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Global Work Glossary

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Table of Contents

What is the purpose of a work visa?

What is the difference between a work visa and a work permit?

What is the process of obtaining a work visa?

Can family members accompany work visa holders?

How is a work visa relevant to HR?

How can HR improve the work visa process?

What are the potential legal issues with work visas?

Can a work visa be extended or renewed?

What happens if a work visa is denied?

How does a work visa impact global hiring?

How do work visas affect the global workforce?

What role does a work visa play in remote work?

What is a US work visa?

Is a US green card a type of work visa?

What is a work visa

A work visa is a government-issued document that allows a foreign individual to legally work in a country where they are not a citizen.

What is the purpose of a work visa?

This type of visa aims to ensure that foreign nationals working in a country are doing so legally. It is a tool governments use to regulate the employment of non-citizens and ensure compliance with immigration laws. A work visa also protects foreign workers’ rights, guaranteeing they are entitled to the same labor protections as local employees.

A work visa is a category of nonimmigrant visa. Nonimmigrant work visas typically last for a predetermined period of time. After this, the visa holder must return to their home country or apply for an extension or renewal if viable.

What is the difference between a work visa and a work permit?

While often used interchangeably, there can be differences. A work visa generally refers to a document allowing entry into a country for employment purposes. A work permit, on the other hand, is typically a document granted by a specific country's government, allowing a foreign national already in the country to work. The exact definitions can vary by country.

What is the process of obtaining a work visa?

The process varies by country but typically involves an application submitted to the host country’s embassy or consulate. The applicant must provide various documents to confirm their eligibility, including proof of employment, a passport, and sometimes health records. There may also be an application fee to pay. Processing times can vary significantly. 

Often, the employer sponsors the visa by confirming the job offer and the applicant’s qualifications.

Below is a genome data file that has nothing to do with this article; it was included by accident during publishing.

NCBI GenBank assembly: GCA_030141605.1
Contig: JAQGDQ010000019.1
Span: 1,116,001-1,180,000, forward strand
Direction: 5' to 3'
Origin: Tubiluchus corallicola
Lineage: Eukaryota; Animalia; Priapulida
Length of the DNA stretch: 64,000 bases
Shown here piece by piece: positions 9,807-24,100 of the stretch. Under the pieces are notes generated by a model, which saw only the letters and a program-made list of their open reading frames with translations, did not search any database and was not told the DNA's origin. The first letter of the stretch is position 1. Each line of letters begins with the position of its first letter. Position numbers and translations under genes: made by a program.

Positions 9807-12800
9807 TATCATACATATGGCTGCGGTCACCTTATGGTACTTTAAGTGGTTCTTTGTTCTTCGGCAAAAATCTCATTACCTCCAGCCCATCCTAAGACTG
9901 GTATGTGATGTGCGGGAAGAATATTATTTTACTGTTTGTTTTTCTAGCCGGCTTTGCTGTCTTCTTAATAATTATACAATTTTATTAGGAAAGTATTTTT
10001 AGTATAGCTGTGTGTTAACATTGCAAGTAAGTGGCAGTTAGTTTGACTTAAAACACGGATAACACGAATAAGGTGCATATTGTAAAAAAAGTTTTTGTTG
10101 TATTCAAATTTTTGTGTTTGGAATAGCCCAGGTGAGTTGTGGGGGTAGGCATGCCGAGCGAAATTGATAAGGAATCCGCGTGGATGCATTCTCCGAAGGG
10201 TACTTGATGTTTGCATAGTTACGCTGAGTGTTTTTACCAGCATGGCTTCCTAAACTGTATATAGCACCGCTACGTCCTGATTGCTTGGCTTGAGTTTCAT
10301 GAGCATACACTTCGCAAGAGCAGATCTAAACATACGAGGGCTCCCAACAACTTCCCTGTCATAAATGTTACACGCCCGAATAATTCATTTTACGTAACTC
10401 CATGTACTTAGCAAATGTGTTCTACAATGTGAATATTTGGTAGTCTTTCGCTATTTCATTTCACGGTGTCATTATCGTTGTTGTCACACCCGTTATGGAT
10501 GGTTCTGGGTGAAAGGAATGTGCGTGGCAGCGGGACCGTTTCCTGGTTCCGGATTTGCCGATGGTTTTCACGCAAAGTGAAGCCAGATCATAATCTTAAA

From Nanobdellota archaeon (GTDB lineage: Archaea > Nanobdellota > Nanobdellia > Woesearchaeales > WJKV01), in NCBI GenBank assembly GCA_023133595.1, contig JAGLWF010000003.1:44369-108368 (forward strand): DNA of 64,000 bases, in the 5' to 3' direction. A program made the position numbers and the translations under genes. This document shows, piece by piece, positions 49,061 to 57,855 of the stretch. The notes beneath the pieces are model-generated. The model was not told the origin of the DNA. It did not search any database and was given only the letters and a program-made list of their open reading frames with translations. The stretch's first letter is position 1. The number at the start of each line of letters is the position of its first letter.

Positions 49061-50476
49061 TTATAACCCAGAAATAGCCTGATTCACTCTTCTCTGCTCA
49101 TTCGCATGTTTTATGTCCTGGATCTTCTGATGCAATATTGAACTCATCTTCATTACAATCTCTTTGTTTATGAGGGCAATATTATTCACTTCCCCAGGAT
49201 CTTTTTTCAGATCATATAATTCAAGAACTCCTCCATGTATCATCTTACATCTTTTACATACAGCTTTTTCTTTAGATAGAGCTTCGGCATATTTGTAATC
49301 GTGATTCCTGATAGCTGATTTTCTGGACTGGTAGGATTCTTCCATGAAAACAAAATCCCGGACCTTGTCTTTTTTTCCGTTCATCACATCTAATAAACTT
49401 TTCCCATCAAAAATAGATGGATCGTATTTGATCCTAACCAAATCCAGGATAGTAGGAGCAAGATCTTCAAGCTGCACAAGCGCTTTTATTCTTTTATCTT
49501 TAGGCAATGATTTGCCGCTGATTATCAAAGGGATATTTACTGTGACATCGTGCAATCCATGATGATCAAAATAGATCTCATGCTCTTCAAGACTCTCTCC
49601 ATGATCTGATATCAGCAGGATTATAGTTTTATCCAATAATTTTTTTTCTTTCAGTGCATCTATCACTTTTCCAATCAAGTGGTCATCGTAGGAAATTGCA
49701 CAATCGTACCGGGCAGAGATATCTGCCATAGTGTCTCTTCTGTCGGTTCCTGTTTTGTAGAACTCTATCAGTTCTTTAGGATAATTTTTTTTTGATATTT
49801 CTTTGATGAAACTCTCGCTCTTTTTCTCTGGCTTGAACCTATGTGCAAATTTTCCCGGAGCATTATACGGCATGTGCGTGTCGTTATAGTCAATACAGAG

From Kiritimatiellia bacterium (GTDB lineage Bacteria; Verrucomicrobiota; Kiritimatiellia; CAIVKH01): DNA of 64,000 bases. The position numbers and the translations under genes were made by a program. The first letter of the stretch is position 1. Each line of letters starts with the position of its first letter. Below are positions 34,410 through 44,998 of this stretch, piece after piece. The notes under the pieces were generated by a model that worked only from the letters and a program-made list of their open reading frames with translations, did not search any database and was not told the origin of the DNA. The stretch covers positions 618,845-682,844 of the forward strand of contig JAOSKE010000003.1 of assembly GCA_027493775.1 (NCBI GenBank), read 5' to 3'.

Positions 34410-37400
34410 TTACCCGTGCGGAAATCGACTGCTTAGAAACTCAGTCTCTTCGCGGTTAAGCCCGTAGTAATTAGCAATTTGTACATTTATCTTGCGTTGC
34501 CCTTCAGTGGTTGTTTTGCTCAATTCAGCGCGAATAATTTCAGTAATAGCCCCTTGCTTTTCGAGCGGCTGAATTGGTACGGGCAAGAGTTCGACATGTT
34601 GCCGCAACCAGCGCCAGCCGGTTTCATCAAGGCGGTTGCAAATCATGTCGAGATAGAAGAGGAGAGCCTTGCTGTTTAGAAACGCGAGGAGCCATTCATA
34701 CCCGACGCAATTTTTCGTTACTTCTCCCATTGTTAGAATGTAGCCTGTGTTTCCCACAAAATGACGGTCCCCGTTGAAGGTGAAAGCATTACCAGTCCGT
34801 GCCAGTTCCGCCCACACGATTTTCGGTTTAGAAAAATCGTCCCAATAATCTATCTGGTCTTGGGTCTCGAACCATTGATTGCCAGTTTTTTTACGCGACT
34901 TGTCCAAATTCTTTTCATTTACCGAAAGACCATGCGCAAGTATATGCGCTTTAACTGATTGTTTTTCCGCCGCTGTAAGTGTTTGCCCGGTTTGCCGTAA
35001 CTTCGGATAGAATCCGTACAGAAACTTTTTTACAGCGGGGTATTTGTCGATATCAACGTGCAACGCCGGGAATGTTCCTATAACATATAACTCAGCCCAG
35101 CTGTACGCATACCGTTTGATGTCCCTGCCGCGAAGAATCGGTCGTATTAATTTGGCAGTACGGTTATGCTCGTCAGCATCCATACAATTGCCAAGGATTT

Learn more: A Guide to EOR-Sponsored Visas for Enterprise Businesses

Can family members accompany work visa holders?

Family members such as the spouse and dependent children (usually under a certain age) can often accompany work visa holders. However, the specific eligibility and process can vary depending on the country and the type of work visa held. 

How is a work visa relevant to HR?

Work visas are crucial for HR professionals involved in global hiring. They must ensure that potential foreign employees possess the correct work visas to legally work in the host country. HR must also assist with the visa application process, including sponsorship procedures and documentation, ensuring compliance with employment and immigration laws.

Learn more: How to Handle Worker-Led Relocation Requests in Your Enterprise Business

How can HR improve the work visa process?

HR can streamline the work visa process by being proactive, well-organized, and knowledgeable about immigration laws. This involves early initiation of the process, maintaining clear communication with employees, and ensuring all documents are correctly filled out and submitted on time. 

Deel’s HR platform, with visa and immigration support can help HR teams help manage and track visa application processes.

Learn more: Employee Visa Application Guide for Enterprises

Non-compliance with immigration laws, such as employing someone without a valid work visa, can lead to severe penalties for businesses, including fines and reputational damage.

Can a work visa be extended or renewed?

Yes, most employment-based work visas can be extended or renewed, but this often requires the visa holder to undergo a new application process and continued sponsorship from the employer. HR must monitor visa expiration dates and assist employees with renewal processes to avoid lapses in legal work status.